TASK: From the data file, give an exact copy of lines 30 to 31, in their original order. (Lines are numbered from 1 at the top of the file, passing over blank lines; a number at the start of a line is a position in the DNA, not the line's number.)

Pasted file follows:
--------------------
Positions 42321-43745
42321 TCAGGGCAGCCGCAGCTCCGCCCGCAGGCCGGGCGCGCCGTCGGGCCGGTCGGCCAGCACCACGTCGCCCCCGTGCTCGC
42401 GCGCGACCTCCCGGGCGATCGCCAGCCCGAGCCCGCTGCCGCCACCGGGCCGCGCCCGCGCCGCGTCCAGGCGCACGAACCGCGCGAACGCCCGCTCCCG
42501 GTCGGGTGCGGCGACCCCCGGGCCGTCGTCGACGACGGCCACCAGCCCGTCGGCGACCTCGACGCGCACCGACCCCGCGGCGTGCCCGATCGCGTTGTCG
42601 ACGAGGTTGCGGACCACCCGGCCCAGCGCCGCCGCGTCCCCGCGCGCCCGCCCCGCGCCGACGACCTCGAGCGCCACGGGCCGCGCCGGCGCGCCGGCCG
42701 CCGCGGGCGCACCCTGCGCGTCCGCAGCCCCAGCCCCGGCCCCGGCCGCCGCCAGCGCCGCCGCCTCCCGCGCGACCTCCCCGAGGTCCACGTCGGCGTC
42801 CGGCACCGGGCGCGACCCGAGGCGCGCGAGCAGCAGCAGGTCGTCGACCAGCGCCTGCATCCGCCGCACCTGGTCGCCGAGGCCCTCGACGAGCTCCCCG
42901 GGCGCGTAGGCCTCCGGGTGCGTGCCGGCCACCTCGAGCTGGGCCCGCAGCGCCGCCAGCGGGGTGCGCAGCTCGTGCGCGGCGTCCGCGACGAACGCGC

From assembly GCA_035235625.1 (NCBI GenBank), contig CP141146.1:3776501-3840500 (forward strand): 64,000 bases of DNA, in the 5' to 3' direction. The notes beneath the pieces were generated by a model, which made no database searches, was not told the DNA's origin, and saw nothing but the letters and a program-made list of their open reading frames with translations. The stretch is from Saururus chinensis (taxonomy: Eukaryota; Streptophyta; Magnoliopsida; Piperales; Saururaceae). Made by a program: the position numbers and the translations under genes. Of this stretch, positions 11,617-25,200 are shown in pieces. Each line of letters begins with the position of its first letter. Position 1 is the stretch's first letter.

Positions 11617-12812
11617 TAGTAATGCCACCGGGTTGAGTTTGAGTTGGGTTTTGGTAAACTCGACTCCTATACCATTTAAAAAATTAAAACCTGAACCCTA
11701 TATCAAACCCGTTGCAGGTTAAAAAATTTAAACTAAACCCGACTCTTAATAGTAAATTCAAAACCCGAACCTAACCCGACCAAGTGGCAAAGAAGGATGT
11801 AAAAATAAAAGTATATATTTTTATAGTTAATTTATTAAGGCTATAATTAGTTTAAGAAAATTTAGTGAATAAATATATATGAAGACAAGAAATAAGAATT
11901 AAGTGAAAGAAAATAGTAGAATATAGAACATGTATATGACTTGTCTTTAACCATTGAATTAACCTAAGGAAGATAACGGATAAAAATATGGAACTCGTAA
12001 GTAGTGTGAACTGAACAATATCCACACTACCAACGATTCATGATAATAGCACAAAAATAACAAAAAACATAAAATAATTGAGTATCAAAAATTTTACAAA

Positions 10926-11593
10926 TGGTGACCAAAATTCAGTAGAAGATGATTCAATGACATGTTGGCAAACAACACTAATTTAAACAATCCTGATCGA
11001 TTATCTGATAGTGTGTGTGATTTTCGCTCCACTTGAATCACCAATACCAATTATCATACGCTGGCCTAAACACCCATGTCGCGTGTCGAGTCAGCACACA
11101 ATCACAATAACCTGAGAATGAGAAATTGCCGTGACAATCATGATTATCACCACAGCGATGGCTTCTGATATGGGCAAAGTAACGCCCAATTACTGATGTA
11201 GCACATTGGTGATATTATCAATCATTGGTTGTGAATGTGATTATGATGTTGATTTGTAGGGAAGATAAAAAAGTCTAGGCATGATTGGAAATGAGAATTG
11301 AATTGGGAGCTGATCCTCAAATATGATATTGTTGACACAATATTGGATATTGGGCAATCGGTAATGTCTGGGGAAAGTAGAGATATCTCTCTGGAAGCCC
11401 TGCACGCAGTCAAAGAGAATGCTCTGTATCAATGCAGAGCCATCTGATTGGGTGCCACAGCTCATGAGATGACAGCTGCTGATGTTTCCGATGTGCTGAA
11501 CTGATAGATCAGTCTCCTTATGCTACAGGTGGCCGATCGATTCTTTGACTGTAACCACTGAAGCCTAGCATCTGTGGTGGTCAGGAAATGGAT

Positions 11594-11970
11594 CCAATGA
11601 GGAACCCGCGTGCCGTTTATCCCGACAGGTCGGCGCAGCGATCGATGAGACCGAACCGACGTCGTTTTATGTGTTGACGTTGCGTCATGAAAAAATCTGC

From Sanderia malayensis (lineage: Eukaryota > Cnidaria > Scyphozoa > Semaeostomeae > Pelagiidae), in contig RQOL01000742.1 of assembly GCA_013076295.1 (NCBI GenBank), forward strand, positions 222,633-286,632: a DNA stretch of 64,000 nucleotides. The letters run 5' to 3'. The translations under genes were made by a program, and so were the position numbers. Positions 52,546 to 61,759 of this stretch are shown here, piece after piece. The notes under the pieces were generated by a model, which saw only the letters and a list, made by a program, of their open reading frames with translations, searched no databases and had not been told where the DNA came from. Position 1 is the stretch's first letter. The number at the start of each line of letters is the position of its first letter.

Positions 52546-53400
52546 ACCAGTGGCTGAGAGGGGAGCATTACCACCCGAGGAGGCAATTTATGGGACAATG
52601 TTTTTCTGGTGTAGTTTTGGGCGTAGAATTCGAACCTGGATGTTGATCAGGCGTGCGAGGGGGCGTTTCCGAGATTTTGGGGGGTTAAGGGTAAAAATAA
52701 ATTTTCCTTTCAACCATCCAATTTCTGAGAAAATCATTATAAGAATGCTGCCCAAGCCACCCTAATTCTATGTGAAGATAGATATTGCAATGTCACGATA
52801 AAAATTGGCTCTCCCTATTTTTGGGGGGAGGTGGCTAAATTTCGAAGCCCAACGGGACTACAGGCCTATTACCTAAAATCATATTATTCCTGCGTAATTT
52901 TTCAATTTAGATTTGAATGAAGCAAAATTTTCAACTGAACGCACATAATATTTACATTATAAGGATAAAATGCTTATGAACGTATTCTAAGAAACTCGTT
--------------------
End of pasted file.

52601 TTTTTCTGGTGTAGTTTTGGGCGTAGAATTCGAACCTGGATGTTGATCAGGCGTGCGAGGGGGCGTTTCCGAGATTTTGGGGGGTTAAGGGTAAAAATAA
52701 ATTTTCCTTTCAACCATCCAATTTCTGAGAAAATCATTATAAGAATGCTGCCCAAGCCACCCTAATTCTATGTGAAGATAGATATTGCAATGTCACGATA